Despite her supposed support for equal pay, Ivanka Trump backed a recent White House decision to end an Obama administration rule that would have required businesses to monitor the salaries of employees of different genders, races, and ethnicities in an effort to prevent employment discrimination.
Ivanka said in a statement that the policy, which would have taken effect this spring, would “not yield the intended results.” She didn’t offer any alternatives to replace the policy or explain why monitoring employees’ salaries would not help close wage gaps.
Ivanka has made a brand out of praising women who work, selling herself as an advocate for women’s rights.In April, Ivanka praised similar legislation passed in Germany requiring companies with 200 or more workers to document pay gaps between employees. She even added that the United States should follow Germany’s example.
“I know that Chancellor Merkel, just this past March, you passed an equal pay legislation to promote transparency and to try to finally narrow that gender pay gap,” she said. “And that’s something we should all be looking at.”
The Obama-era rule would have required companies with 100 or more workers to collect and submit data on employee wages to the Equal Employment Opportunity Commission. Neomi Rao, administrator of the Office of Information and Regulatory Affairs, told The Wall Street Journal that the policy is “enormously burdensome…We don’t believe it would actually help us gather information about wage and employment discrimination.”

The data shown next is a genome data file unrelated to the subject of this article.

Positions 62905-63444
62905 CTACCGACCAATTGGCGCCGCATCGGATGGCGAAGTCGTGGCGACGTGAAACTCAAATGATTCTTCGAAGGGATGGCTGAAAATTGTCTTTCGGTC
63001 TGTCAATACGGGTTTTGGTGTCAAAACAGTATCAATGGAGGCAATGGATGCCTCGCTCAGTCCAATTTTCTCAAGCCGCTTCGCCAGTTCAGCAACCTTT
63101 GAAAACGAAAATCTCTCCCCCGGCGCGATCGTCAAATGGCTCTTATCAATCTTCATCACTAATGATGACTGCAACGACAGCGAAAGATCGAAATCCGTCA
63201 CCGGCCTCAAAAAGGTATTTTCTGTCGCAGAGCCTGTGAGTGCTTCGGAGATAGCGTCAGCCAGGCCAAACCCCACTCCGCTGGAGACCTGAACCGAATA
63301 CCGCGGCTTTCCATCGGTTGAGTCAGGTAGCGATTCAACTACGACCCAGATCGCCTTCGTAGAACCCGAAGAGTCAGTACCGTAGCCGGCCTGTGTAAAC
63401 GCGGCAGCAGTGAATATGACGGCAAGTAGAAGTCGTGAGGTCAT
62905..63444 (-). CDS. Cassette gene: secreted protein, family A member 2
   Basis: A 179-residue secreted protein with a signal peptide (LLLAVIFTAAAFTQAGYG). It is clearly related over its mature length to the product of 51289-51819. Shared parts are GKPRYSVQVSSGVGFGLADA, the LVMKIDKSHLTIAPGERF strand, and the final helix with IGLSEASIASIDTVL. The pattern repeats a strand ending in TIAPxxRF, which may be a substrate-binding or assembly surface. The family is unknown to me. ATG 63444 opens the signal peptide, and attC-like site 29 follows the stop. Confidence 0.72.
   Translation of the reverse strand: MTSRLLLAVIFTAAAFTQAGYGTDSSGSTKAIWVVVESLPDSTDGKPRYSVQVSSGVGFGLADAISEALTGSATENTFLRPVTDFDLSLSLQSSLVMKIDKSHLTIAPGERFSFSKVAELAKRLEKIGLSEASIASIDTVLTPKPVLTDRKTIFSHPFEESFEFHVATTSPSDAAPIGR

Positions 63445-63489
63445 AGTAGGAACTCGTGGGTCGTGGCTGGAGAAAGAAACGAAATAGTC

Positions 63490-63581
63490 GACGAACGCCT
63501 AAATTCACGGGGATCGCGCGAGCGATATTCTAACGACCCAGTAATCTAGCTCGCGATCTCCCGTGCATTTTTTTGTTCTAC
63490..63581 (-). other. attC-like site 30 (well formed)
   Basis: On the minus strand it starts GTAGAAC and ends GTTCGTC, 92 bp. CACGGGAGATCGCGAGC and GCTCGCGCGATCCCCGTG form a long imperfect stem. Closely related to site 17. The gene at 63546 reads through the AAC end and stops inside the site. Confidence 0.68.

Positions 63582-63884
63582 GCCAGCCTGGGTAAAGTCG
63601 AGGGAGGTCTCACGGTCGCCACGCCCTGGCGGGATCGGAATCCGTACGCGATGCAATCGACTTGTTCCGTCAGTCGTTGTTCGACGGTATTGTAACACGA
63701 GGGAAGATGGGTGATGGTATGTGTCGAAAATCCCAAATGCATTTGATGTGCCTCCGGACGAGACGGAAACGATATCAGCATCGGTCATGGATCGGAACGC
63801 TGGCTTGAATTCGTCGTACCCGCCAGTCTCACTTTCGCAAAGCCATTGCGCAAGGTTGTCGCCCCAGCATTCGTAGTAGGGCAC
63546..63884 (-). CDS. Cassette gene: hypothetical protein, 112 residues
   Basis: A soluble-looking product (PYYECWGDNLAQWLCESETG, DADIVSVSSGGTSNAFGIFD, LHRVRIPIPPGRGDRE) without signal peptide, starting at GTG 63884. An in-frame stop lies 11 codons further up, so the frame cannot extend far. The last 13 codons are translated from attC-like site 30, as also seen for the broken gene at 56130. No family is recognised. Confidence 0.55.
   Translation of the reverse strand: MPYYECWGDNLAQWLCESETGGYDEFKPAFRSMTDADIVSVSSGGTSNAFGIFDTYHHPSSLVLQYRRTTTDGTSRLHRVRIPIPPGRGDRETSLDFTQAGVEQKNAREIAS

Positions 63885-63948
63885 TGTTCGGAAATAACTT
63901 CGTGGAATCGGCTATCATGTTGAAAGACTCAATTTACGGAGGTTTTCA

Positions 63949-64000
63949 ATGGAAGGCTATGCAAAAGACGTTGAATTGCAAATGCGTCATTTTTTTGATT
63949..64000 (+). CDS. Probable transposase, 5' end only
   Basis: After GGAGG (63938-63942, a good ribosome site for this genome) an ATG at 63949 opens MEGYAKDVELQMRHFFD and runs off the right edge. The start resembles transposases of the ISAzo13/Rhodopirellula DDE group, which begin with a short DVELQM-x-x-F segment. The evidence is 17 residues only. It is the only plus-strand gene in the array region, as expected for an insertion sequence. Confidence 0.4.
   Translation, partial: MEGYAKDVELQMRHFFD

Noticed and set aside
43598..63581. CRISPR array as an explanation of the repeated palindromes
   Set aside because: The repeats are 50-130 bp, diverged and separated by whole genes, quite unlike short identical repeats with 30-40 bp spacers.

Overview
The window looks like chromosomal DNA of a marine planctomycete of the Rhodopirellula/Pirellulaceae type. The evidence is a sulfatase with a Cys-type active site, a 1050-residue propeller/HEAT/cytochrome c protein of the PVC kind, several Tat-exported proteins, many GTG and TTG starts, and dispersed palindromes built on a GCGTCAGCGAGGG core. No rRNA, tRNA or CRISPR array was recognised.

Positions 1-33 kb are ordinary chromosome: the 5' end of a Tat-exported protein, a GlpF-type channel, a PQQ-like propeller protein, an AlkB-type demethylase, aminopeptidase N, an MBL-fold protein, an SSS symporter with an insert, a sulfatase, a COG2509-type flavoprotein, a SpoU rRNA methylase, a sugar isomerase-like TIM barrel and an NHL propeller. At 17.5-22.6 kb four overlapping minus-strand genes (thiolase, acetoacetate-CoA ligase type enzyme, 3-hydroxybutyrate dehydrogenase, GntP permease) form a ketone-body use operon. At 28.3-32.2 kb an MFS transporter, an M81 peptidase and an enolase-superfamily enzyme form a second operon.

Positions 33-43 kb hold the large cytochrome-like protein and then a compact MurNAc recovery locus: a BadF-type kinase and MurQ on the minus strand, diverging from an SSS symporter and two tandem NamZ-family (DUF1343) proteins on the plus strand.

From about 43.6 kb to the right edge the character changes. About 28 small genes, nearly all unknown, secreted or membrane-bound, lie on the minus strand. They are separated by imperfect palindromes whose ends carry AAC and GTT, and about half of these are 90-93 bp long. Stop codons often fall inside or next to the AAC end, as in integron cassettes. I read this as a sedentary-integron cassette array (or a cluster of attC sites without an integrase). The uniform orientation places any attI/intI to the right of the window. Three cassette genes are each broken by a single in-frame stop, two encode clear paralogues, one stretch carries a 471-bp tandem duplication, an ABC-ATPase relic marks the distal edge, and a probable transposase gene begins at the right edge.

The recent move to end the employment discrimination rule is only the latest in a series of failures by Ivanka to stand up for what she claims to be right.
Ivanka — an official White House advisor — has long been regarded as a potential moderating force within the Trump administration. But that image is carefully crafted, through a series of anonymous anecdotes to the media and sound bites that don’t actually fall in line with her father’s policies.